Of all tyrannies, a tyranny sincerely exercised for the good of its victims may be the most oppressive. It would be better to live under robber barons than under omnipotent moral busybodies. The robber baron's cruelty may sometimes sleep, his cupidity may at some point be satiated; but those who torment us for our own good will torment us without end for they do so with the approval of their own conscience.
--C.S. Lewis--

Saturday, October 18, 2008

He's A Freak

That's all you can really say. Usually the term is meant as an insult. In this case, it's simply a statement of fact. Bernard Hopkins is a freak of nature in the best possible sense of the word. Tonight he beat Kelly Pavlik, the reigning middleweight champion. If you had told me that he would do so a week ago, I wouldn't have expected it, but I also wouldn't have been shocked. If you had told me he'd pitch a virtual shutout, I'd be surprised, but again not shocked. However, tonight Hopkins didn't just win. He didn't just pitch a near-shutout. He beat a young man (Hopkins is 43, Pavlik is 26) by physically outperforming him. He was stronger, faster, and sustained a higher workrate throughout the night.

Hopkins has long made an art form out of beating physically superior men by shutting them down and making the fight tactical and boring. Even his signature win over Tito Trinidad was an exercises in clinical precision, not aggression. He admitted in the post-fight interview that he usually fights with more of an eye toward his own physical well-being than anything else. Not on this night though. Tonight, he went into the ring with a young puncher in his physical prime and made it clear that he has not lost a step. The Bernard Hopkins who entered the ring tonight would have crushed Taylor and sent Joe Calzaghe running back to Wales. Love him or hate him, no one can deny that Hopkins is one of the 7 wonders of the boxing world.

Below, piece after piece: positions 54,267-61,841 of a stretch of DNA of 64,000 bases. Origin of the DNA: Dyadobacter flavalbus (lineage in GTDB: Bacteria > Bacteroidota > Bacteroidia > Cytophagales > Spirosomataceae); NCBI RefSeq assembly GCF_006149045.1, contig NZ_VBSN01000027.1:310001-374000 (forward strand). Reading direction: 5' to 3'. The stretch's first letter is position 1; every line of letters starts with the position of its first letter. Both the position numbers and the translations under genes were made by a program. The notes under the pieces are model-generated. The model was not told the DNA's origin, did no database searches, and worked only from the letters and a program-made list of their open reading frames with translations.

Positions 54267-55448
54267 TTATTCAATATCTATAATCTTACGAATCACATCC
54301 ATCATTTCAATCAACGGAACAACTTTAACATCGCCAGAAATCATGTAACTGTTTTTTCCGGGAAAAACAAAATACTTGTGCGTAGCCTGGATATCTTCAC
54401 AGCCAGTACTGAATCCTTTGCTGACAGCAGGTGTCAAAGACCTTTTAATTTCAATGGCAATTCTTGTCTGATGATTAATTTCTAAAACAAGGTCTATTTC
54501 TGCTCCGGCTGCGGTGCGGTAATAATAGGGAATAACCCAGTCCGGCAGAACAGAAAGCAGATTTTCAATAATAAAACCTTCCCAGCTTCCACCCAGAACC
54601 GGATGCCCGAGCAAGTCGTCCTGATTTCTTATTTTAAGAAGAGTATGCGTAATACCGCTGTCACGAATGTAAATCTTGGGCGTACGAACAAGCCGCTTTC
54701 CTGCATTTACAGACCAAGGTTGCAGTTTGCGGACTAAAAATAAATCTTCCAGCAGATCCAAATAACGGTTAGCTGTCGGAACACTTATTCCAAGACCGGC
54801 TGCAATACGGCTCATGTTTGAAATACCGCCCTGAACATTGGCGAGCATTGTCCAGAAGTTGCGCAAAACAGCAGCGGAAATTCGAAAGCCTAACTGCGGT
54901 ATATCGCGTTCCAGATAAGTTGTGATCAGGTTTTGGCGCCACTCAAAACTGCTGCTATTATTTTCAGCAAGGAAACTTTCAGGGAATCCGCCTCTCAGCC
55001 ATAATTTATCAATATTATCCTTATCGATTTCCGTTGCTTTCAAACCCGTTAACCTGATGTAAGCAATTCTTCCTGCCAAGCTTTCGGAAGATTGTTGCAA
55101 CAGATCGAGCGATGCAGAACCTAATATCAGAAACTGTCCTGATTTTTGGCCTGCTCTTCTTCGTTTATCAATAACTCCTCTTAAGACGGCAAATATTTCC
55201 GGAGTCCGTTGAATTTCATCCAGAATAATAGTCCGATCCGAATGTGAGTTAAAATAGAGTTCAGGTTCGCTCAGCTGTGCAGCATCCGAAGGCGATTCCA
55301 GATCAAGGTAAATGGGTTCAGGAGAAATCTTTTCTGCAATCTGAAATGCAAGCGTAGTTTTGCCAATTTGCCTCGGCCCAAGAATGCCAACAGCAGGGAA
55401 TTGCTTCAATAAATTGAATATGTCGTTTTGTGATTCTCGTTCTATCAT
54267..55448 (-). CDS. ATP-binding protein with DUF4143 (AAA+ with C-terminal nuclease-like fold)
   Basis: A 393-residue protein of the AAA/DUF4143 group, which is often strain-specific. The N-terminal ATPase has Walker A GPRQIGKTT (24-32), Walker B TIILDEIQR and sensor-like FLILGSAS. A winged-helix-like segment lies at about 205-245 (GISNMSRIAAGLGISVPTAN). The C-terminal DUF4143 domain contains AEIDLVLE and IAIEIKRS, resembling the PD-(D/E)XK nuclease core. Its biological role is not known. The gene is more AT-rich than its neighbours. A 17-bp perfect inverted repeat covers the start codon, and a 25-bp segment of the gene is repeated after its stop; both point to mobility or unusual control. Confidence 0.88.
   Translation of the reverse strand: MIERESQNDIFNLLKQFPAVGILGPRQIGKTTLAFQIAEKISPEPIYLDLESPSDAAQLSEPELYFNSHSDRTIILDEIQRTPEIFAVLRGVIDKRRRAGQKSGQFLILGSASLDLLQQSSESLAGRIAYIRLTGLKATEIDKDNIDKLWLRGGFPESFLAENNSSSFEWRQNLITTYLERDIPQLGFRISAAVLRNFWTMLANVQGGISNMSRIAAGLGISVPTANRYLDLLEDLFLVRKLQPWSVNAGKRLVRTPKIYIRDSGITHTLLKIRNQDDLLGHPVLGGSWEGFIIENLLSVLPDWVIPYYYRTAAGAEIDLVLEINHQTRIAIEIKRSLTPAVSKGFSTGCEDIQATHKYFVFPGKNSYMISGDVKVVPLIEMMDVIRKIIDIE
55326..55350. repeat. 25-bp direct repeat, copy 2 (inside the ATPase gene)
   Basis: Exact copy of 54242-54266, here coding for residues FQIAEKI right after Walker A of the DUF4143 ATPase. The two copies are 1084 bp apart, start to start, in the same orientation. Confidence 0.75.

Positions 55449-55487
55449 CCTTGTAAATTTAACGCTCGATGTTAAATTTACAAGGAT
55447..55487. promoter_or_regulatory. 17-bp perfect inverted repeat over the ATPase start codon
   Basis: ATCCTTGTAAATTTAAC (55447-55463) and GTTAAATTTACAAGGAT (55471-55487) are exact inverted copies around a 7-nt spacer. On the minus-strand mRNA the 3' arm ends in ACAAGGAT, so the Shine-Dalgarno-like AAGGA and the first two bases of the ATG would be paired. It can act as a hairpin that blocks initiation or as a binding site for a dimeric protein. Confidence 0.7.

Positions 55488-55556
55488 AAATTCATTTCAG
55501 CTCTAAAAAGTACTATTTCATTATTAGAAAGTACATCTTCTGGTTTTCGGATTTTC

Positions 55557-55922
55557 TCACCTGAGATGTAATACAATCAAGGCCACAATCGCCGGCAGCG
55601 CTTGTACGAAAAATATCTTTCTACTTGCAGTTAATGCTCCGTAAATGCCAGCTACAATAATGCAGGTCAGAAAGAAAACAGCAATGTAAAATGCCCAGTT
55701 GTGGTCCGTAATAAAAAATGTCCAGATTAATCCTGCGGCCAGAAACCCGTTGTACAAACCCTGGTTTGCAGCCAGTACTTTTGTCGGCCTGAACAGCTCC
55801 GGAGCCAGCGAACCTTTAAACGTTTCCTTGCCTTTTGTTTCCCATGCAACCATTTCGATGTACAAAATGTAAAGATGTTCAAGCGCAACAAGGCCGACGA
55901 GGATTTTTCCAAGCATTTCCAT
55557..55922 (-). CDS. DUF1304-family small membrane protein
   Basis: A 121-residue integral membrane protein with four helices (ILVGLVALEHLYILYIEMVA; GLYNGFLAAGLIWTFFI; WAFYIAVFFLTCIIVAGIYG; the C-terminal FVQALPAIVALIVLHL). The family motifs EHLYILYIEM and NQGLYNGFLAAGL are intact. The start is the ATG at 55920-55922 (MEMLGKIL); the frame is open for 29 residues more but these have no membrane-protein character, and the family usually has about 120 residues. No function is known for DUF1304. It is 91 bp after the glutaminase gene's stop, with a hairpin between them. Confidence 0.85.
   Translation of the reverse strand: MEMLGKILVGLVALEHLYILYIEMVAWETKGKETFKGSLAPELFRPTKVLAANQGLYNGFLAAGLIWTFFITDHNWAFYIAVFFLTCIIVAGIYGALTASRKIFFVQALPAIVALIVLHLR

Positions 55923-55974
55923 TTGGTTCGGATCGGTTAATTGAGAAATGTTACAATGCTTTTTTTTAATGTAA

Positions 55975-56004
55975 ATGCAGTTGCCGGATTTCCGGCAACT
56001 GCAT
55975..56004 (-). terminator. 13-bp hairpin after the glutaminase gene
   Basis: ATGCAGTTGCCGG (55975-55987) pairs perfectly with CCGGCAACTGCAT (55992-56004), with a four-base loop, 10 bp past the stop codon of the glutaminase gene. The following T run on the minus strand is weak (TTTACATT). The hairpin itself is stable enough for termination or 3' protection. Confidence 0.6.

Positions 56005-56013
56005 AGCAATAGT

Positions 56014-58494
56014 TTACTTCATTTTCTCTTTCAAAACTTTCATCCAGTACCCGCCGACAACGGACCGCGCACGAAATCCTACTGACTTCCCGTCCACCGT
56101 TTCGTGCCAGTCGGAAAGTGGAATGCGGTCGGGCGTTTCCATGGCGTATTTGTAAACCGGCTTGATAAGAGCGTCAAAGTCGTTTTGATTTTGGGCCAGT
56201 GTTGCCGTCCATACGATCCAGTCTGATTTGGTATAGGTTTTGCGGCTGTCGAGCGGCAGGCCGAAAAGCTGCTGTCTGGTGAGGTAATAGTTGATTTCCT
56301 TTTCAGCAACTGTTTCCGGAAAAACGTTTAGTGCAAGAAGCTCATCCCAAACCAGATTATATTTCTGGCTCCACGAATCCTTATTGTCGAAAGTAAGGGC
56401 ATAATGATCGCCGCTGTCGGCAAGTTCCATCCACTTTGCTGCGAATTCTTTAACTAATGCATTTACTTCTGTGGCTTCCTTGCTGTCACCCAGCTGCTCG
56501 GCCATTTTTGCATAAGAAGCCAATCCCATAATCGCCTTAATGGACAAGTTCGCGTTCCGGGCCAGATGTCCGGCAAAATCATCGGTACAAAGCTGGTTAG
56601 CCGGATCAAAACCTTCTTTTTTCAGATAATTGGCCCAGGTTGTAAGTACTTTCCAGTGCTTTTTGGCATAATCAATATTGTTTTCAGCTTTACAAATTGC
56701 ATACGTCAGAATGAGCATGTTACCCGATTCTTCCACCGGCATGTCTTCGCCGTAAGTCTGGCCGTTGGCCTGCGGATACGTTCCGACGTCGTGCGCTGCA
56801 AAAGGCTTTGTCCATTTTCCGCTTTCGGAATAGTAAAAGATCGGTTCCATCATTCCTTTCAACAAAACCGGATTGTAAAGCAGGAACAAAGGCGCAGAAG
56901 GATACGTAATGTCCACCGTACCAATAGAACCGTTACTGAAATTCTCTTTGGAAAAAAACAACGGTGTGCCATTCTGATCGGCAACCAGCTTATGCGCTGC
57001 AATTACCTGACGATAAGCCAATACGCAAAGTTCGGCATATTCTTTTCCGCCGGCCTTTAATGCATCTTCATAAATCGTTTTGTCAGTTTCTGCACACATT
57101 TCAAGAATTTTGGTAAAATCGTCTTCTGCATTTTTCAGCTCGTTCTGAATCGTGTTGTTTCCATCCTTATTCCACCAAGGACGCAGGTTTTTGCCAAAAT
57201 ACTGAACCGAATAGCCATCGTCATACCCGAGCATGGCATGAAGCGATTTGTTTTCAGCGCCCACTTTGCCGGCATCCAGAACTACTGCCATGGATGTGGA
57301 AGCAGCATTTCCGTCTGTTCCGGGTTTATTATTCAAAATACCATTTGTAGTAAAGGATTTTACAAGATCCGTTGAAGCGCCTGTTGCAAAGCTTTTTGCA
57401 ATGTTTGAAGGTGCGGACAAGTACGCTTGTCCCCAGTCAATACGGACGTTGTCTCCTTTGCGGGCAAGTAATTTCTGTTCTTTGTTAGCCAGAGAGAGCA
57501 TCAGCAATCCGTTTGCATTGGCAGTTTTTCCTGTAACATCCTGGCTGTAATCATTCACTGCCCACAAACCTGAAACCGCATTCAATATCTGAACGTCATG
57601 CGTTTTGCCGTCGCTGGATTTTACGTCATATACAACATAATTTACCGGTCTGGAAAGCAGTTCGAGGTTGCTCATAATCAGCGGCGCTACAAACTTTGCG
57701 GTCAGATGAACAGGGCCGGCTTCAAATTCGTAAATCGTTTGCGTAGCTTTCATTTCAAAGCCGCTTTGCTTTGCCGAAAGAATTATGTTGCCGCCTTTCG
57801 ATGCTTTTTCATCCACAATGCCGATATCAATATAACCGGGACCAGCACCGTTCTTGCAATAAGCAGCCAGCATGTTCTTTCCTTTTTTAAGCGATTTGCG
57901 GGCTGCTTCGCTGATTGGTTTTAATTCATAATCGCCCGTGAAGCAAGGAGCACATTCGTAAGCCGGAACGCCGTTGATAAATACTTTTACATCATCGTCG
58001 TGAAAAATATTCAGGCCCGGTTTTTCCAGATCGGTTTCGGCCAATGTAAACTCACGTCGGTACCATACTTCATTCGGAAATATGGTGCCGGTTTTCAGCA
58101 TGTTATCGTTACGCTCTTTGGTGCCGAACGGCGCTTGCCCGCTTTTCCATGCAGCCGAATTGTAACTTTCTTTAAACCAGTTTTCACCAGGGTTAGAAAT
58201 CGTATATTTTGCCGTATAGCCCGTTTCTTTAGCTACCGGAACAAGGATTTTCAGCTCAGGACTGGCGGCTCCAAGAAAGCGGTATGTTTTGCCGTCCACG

On a slightly different note, I was relieved to hear how clear he sounded in the post-fight interview. Nothing is more saddening then hearing the thickened speech of a fighter who has been in one too many bouts. Apparently Freddie Roach, who worked with him for one fight, said that Hopkins was getting confused, going to the wrong corner between rounds, etc. He called for him to retire. Well, if Hopkins is slipping at all, there was no sign of it tonight. He was tactically smart in the ring, and clear-voiced afterwards.